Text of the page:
As interest rates rise throughout the economy,, in particular, are having a moment.
High interest rates have translated to great savings rates on a number of account types — including— but CDs now offer savers some of the . In fact, some CDs can help you earn on your savings balance.
In general, CD interest comes at the cost of locking your money in the account for the agreed-upon term length — or risk losing your interest earnings. But not every CD account is the same. They can vary significantly in terms of rate, fees, minimums and time commitment.
Whether your priority is scoring the highest savings rate possible, or you're looking to get a great APY while still maintaining some flexibility, there are multipleright now.
5 CD types to consider right now
These are five CD types that should be on every saver's radar today.
Short-term high-yield CDs
If you're looking for theright now, high-yield CDs with are the best option. Plus, shorter terms leave some flexibility to take advantage of higher rates in the future.
These generally work the same as traditional CDs, in which you lock your deposit with the bank and face a penalty fee for early withdrawal. At the end of the CD term, you'll receive your full deposit and the interest you've earned in full. High-yield CDs, unlike traditional CDs, are typically offered by(like high-yield savings accounts). And for the best rates today, look for terms of one year or less.
Here are a few of the best short-term CDs with high yields today:
- Bread Savings 1-year CD: 5.20% APY
- Synchony Bank 6-month CD: 5.00% APY
- CIT Bank 6-month CD: 5.00% APY
Compare even more of the best CD rates right now to get the most from your savings.
Long-term high-yield CDs
While you'll find the best CD rates right now from short-term CDs, there are still benefits totoday, too. Historically, long-term CDs offered savers the best APYs; you're locking your money up with the bank for a longer period of time, after all. But today, the rates on these accounts are more akin to .
The benefits of long-term CDs right now are that they can help you preserve today's high rates over five years or even more. You can lock in a rate over 4% with a long-term CD now, and earn that amount for years to come — instead of worrying about variable interest if rates go down.
These are some of the highest rates on long-term CDs right now:
- Popular Direct 5-year CD: 4.50% APY
- Bread Savings 5-year CD: 4.25% APY
- Ally Bank 5-year CD: 4.10% APY
are among the most flexible CD types. While you'll still lock in a fixed interest rate and agree to a term length when you make your deposit, you won't pay a penalty for withdrawing your money early. After the initial waiting period (about one week), you can withdraw your total balance, including any interest earned so far, with no penalty.
This type of CD may not be the highest-earning option right now, though they do still have, and term lengths are typically around one year. But the real benefit is the option to withdraw your money in favor of a higher-earning account if rates go up before the end of your term.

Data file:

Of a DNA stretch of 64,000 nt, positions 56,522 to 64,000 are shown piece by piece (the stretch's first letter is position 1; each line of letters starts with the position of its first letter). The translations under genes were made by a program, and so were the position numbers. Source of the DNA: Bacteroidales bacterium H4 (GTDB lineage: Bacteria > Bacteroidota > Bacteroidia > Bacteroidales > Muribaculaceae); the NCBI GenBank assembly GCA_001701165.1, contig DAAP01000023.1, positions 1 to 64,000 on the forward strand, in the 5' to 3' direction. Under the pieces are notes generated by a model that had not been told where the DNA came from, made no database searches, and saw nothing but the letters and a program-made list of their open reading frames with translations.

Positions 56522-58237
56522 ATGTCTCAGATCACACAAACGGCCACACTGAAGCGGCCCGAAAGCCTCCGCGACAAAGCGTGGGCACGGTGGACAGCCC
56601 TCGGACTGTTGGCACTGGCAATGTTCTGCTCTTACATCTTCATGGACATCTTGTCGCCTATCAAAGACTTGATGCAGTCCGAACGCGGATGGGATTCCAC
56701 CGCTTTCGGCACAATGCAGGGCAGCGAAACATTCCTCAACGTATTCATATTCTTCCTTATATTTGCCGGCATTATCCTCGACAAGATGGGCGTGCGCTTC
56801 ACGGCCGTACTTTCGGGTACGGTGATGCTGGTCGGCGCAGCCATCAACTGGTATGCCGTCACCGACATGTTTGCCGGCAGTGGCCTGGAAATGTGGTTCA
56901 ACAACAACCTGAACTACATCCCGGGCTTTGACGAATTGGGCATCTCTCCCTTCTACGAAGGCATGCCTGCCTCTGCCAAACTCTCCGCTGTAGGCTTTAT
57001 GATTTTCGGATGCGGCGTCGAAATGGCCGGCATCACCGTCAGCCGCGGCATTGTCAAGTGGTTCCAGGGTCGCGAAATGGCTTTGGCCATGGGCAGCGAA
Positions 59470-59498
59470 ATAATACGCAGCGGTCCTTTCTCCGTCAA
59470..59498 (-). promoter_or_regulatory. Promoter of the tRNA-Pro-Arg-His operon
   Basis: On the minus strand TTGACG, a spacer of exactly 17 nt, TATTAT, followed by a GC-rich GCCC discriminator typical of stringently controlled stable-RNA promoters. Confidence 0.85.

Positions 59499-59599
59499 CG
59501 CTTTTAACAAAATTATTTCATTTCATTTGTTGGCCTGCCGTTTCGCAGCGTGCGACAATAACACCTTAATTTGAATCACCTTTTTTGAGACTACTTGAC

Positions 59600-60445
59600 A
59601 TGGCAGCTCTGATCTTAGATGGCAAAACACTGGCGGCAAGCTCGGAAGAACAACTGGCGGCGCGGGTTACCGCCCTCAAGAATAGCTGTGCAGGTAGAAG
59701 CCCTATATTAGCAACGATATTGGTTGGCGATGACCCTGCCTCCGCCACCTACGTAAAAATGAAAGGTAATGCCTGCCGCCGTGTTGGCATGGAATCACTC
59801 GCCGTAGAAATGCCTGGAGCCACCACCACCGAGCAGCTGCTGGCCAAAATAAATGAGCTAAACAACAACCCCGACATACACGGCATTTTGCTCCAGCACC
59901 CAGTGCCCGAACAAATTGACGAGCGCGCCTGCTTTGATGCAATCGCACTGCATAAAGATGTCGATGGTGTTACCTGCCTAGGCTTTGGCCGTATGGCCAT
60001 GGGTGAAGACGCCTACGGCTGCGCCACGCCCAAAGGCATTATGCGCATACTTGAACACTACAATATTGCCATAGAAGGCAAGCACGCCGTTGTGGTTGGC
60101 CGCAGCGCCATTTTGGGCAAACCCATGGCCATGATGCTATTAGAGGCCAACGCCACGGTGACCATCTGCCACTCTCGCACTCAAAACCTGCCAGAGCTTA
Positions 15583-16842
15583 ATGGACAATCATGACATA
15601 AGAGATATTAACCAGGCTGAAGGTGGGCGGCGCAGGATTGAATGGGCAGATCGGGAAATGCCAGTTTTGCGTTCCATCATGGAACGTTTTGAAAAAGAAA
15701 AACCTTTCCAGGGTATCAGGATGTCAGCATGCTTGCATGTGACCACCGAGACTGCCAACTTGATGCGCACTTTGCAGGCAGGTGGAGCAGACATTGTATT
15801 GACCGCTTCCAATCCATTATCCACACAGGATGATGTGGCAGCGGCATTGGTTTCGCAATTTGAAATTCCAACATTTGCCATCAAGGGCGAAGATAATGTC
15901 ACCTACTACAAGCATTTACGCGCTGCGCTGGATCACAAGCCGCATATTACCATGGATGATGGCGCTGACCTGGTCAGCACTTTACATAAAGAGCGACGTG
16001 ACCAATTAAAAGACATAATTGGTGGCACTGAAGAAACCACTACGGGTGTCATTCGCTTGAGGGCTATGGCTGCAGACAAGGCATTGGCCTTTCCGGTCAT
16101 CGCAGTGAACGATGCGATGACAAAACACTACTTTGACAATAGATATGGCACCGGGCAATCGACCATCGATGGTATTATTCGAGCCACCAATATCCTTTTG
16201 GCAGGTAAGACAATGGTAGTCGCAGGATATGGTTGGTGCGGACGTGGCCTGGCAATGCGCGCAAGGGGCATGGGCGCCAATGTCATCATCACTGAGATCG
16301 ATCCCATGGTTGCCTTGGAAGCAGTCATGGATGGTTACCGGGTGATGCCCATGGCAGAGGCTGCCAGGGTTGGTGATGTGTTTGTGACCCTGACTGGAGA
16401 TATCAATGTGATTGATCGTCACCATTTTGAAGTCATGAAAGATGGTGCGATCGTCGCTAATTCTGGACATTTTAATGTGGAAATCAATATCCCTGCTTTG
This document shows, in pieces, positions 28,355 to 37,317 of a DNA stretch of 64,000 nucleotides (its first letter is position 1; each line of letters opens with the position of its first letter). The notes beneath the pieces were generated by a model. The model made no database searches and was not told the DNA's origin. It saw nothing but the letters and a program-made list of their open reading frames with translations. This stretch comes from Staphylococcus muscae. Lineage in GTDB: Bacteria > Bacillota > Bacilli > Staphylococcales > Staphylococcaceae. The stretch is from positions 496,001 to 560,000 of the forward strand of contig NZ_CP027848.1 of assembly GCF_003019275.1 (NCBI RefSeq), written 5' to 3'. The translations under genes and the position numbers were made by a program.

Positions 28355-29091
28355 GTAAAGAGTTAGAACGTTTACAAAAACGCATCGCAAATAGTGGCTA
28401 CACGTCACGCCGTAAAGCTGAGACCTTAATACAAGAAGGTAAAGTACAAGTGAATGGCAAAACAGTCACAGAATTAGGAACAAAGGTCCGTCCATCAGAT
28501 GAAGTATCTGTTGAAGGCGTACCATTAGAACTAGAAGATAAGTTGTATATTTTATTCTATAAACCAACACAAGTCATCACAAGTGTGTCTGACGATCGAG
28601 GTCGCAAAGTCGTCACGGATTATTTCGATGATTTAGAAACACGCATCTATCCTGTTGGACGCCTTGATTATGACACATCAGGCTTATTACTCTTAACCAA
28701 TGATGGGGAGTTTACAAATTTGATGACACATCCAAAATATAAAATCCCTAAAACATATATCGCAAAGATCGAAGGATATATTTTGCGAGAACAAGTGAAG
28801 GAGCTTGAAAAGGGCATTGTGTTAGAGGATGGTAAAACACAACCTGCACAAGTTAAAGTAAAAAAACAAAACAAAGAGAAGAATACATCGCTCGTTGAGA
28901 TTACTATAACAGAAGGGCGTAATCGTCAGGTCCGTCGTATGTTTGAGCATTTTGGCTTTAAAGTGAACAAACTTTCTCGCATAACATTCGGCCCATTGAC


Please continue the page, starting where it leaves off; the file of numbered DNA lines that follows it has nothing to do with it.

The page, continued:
Here are some top no-penalty CD rates today:
- CIT Bank 11-month no-penalty CD: 4.90% APY
- Ally Bank 11-month no-penalty CD: 4.25% APY
- Marcus 13-month no-penalty CD: 4.25% APY
Bump-up or step-up CDs
Bump-up and step-up CDs are good options in a rising rate environment because they allow you a bit of wiggle room in the rate you earn over the lifetime of your account.
With bump-up CDs, you can request a higher rate if your bank raises the APY it offers over the lifetime of your account. You may be limited to one request, or get multiple throughout your CD term. Step-up CDs are similar, but you don't need to request the increase. Typically, your bank automatically increases your rate at different intervals throughout your CD term. Beyond the rate changes, these CD types generally have the same restrictions as other CDs.
These are a few competitive bump-up or step-up CDs:
- TIAA Bank 3.5-year bump rate CD: 4.10% APY
- Synchrony Bank 24-month bump-up CD: 3.70% APY
Brokered CDs work a lot like high-yield CDs, but they're offered through a brokerage firm instead of a bank. Often, these CDs are issued by banks for brokerage customers — so they may still be insured up to limits by the FDIC. Your brokerage should clearly state whether CDs are FDIC-insured online or in your account terms.
One big difference with brokered CDs compared to bank CDs is that you can trade them on secondary markets, like you would other investments. However, your interest rate is only guaranteed if you hold your CD until maturity. If you decide to sell, you could potentially take a loss.
Here are a few examples of brokered CDs:
- Vanguard 4-6 month CD: 5.30% APY
- Vanguard 13-18 month CD: 5.50% APY
- Fidelity 13 month CD: 5.35% APY
Maximize your savings balance by comparing more top CD rates available now.
The bottom line
Certificates of deposit are one of the best ways you can start earning more on your savings balance today. While CDs are generally a bit more rigid than savings accounts — thanks to required minimum deposits, penalties for early withdrawal and fixed interest — they can make a lot of sense while the Federal Reserve's. Plus, with rates already near 5% APY or more on these accounts today, it could make sense to lock in a competitive rate that you can benefit from over the long run. Just make sure the CD type you choose matches your financial goals before you sign up.
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